Updated for 2022: Do you have a damaged furniture piece that you’d like to bring back to life? I have a table that’s been in my sister’s garage for several years. Wooden furniture can get damaged if left in a warm humid place. I researched the best way to restore wood without using mineral spirits. Chemical strippers are pretty toxic and I wasn’t ready for that kind of project.
My motto when it comes to up-cycling wood furniture is that it must be quick and easy. I like saving a family heirloom from the landfill, but I don’t want to spend an entire weekend on any furniture restoration project. The easiest way to restore wood furniture is to sand and stain it.
Before you decide to invest time into an old piece of furniture, be sure it’s a piece that you WANT in your home. This table can transform from a rectangle to a square. It’s perfect for large sewing projects when you don’t have a big space. It’s definitely worth saving.
Supplies Needed to Refinish Wood Furniture
You could use wood stripper, but it’s stinky. Stripping furniture is also more of a time commitment than I’m willing to commit to. Instead, I opted to rough up the finish with sandpaper and fresh stain.
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- Sandpaper block – I used a 220 grit sanding block because it’s easy to hold. If you have a sanding machine you could do a much more thorough job.
- Varathan Classic Walnut stain – If the stain you use doesn’t match the existing stain exactly, you can stain the entire top of the table.
- Howards Restore-A-Finish – I used walnut
- Wood Markers
- Tack cloth to remove all of the dust and another clean cloth to wipe off any excess stain
- Sponge brushes
- A paper plate to hold the Restore-A-Finish
If you’re new to staining furniture, this is a project that beginners can easily tackle. I haven’t done much wood staining myself, but it’s very quick and easy to do.
Steps to Refinish Wood Furniture
Refinishing this table took longer than I expected. After my first round of sanding and staining, I wasn’t happy with the table so I did a second round and the results were better. It depends on how damaged the old finish is and how deep the scratches are.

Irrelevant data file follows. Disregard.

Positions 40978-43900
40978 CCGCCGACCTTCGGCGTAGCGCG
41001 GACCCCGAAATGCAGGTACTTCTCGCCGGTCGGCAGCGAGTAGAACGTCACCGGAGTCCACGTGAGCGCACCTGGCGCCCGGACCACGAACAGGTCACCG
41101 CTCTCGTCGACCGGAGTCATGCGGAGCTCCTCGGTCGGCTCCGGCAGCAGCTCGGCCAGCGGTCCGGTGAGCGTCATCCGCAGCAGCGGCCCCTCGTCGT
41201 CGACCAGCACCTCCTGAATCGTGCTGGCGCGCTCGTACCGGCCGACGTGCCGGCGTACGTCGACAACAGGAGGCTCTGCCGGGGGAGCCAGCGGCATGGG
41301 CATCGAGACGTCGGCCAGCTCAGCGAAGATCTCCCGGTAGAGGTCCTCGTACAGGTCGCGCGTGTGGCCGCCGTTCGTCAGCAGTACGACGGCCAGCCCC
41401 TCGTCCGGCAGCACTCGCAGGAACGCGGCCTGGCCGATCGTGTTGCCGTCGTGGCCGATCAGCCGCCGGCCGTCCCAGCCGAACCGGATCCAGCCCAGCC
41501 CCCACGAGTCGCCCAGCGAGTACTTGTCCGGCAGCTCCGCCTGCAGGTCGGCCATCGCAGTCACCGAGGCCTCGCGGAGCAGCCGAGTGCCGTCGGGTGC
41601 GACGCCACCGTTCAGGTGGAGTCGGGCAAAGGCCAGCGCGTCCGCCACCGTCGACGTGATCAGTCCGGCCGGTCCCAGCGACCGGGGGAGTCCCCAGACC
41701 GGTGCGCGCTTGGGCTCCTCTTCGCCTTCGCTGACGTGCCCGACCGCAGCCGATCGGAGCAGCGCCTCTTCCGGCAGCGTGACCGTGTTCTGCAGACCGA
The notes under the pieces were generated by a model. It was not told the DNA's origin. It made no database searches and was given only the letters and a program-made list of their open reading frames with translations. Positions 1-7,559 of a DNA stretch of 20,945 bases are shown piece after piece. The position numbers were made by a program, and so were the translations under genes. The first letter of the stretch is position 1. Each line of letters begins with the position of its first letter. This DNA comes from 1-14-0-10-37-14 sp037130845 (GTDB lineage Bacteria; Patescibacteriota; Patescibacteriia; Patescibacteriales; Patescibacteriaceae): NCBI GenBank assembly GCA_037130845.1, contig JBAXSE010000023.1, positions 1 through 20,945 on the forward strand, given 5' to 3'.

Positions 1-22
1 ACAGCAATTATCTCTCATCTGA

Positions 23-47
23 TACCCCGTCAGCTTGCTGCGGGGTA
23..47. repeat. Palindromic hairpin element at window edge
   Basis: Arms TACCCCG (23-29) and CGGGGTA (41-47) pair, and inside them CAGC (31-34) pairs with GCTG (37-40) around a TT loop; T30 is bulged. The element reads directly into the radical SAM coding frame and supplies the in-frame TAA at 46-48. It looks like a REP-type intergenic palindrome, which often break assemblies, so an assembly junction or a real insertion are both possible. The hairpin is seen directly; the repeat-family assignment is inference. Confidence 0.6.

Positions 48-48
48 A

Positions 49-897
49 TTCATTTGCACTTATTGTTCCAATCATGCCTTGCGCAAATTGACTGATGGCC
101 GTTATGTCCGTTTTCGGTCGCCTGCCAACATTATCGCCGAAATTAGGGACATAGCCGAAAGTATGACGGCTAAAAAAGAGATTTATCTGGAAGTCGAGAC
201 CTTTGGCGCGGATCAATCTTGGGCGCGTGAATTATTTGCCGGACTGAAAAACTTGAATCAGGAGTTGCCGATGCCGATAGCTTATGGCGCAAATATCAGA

Step 1 – Sanding – The first step is to lightly sand the surface until it is smooth to the touch. I sanded the entire table even though some areas showed no signs of damage. The areas with deeper scratches required a second pass with the sanding brick. It would be faster to use a power sander, but I don’t own one.
If you have deep gouges in your furniture, apply wood putty to fill in the crevice before you sand.
Step 2 – Clean the surface – Wipe the table clean with a soft cloth to remove all of the dust. If you need to use a wet cloth to get all of the sand off l let it dry completely.
Step 3 – Stain – Matching the original wood finish can be tricky. Test a small area to make sure it’s close enough to the original color before you do the whole thing. If you sand the entire piece of furniture an exact match is not as critical because you’ll be restaining everything. For my table, I didn’t sand the legs, but I prepped the entire top.f a difference.
Pro Tips for Applying Stain:
- Use a paper plate to hold the stain while you apply it.
- Stain is easy to apply with a foam brush. Apply a thin coat of stain. Don’t try to apply it like you would paint.
- For best results, apply the stain with the grain of the wood and not across it.
- Before the stain dries use a clean cloth to remove the excess stain. Use a clean rag and rub in the direction of the grain. You will see small places that have a darker color where you’ve applied too much and it’s sitting on top of the wood.
I experimented with using both Varathan Stain and Howard’s Restore and Finish. There was no difference, so choose the one that matches your old furniture better.
I repeated this process on day two with one exception, I didn’t sand the entire table. I only sanded the spots that had the most damage.
Here is the table on day two. You CAN still see some of the damage, but it looks 200% better.
How Much Time Does It Take To Refinish a Table?
If you add up all of the time I spent, including two trips to Home Depot, it probably took about 3 hours spread over two days. I think it was time well spent. Let’s have a look at some of the other table projects.
I said at the start of the project that I didn’t have enough time to strip this table but I wanted it to have a new look.
The total time required to sand and stain, including two trips to Home Depot, was about 3 hours. The time was spread out over two days. For a very small investment (around $30 in materials) I think it was time well spent.
If you have something in your garage that needs new life, give it a try.